How a defined niche adds a premium to your freelance fees

bentley - premium fees - work your way for creative freelancers

As freelancers providing a *great* service (of course), we’ve put ourselves out there to meet all sorts of challenges, as presented to us by our clients (all delightful, of course).

But because there’s so much competition (and by that, I simply mean so many others providing a similar service), we know we need a niche, the ‘one thing’ that differentiates us, makes us stand out from the rest.

So, here’s the thing.

You know it makes your marketing message stronger, your marketing efforts easier and prevents you from wasting valuable time trying to appeal to people who won’t buy from you.

It’s supposed to give you an unfair advantage over your competitors.

If you know all this, why is it so difficult to find (or let’s say, define) and then use it to attract potential clients?

The process of defining (and even refining) your niche can take time, but there’s no shame in that.  You need to keep a watchful eye on what your audience wants and be prepared to tweak your offer in response, so it’s something that can evolve over time.

But here’s what I’ve learned from many years of getting it wrong:

 

Perceived value:

Despite the rhetoric, your niche is not solely dependent upon what your audience needs..

Think about it – people need food, they need clothes, they need shelter, and so forth.  Yet we have a variety of different foods, different brands and different styles – all pandering to a variety of tastes, likes and dislikes.

A car can get you from A to B. Yet the buyer of a Bentley clearly uses more than the need to get from A to B to influence his or her buying decision, over let’s say a Fiat. There’s a perceived value wrapped up in the Audi, that its buyer is willing to pay over the odds for.

So, the process of defining your niche is more to do with the perceived value of your offering – from your client’s perspective.

Have a think about the service you offer. What’s the underlying value to the client?

–  Are you potentially saving your client money?  Time?
–  Will your service make your client feel better, or do something better?
–  Will it prevent them from making costly mistakes?

If you’re providing what matters to them, that’s the clincher. That’s your niche.

Unique:

Your niche should, by definition, be unique.

Sounds obvious, but it’s surprising how many service providers find this difficult to get.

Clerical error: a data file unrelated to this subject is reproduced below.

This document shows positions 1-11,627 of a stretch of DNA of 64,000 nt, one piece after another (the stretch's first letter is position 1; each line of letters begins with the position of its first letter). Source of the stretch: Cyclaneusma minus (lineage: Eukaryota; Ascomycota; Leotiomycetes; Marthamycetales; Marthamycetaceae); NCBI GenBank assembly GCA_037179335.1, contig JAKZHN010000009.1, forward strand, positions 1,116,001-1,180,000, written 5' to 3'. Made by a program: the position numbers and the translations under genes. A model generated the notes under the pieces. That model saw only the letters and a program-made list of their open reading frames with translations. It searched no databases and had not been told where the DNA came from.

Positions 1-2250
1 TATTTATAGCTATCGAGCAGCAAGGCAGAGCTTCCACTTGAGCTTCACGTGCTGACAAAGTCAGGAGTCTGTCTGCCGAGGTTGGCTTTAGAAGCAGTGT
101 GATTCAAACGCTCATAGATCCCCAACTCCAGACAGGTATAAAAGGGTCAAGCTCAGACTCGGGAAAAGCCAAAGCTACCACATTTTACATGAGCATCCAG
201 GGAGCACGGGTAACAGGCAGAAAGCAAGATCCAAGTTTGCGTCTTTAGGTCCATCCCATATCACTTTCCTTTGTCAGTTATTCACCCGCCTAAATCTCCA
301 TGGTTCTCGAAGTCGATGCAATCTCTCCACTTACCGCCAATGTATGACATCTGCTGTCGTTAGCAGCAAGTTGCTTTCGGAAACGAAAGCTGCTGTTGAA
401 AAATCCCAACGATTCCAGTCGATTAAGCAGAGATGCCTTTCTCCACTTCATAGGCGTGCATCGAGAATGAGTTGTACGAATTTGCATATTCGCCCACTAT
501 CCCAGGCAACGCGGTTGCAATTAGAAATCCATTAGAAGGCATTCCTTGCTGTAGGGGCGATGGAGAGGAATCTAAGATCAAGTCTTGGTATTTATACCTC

Unique doesn’t mean gimmicky.  It means finding a way to define what you stand for, what it is that drives you, keeps you going in the face of adversity, gets you all fired up in the morning, and then finding a way to relay that to your audience – typically through your branding and/or your marketing.

No-one is quite like YOU, so even if you’re one of 1000 Accountants, you can still be uniquely different from the 999.

Memorable: 

Are you memorable?

This is far more than finding a catchy slogan for your spanking new website?

It’s whether people think of YOU whenever they have a particular problem to solve.

Whether they view you as the go to person in that field?

Emotional Connection

Back to the Bentley versus the Fiat.  Whichever one you prefer, there’s an emotional connection involved in the decision-making and buying process.

– Do people emotionally connect with you, and if so, why?
– Have you found a way to tap into their fears, their worries, desires and aspirations?
– Do they really get you, and do you really get them?

When you take the time to develop and nurture a relationship with your audience, they feel a connection with you which in turn, leads to ‘brand’ loyalty (with you as the brand in this scenario).

And we all know that brand loyalty, leads to sales … and repeat sales.

 

Keep learning and refining

It takes a good deal of research to really understand your audience, and how your niche satisfies them.

It means determining where your clients tend to hang out, so you can hang out with them and find out what they need.  Then you can make great service products – on the fly if you fancy – to meet that need.

But the truth is, it’s an ongoing process and many service providers skip it because it’s the seemingly boring part of business.

There’s only one way to find out who your ideal clients are, what they want and why they want it.  That’s by talking to them – and you can only do that by engaging with them in some way.

When you do, you’ll have a much clearer picture how to propel your freelance biz forward.

 

 

feature image: Unsplash

Author:

I’m Mary Cummings, a freelance journalist, author, ghostwriter and online educator. I help creative freelancers find their work sweet spot - that’s work on their terms, projects they love and clients who are a dream to work for.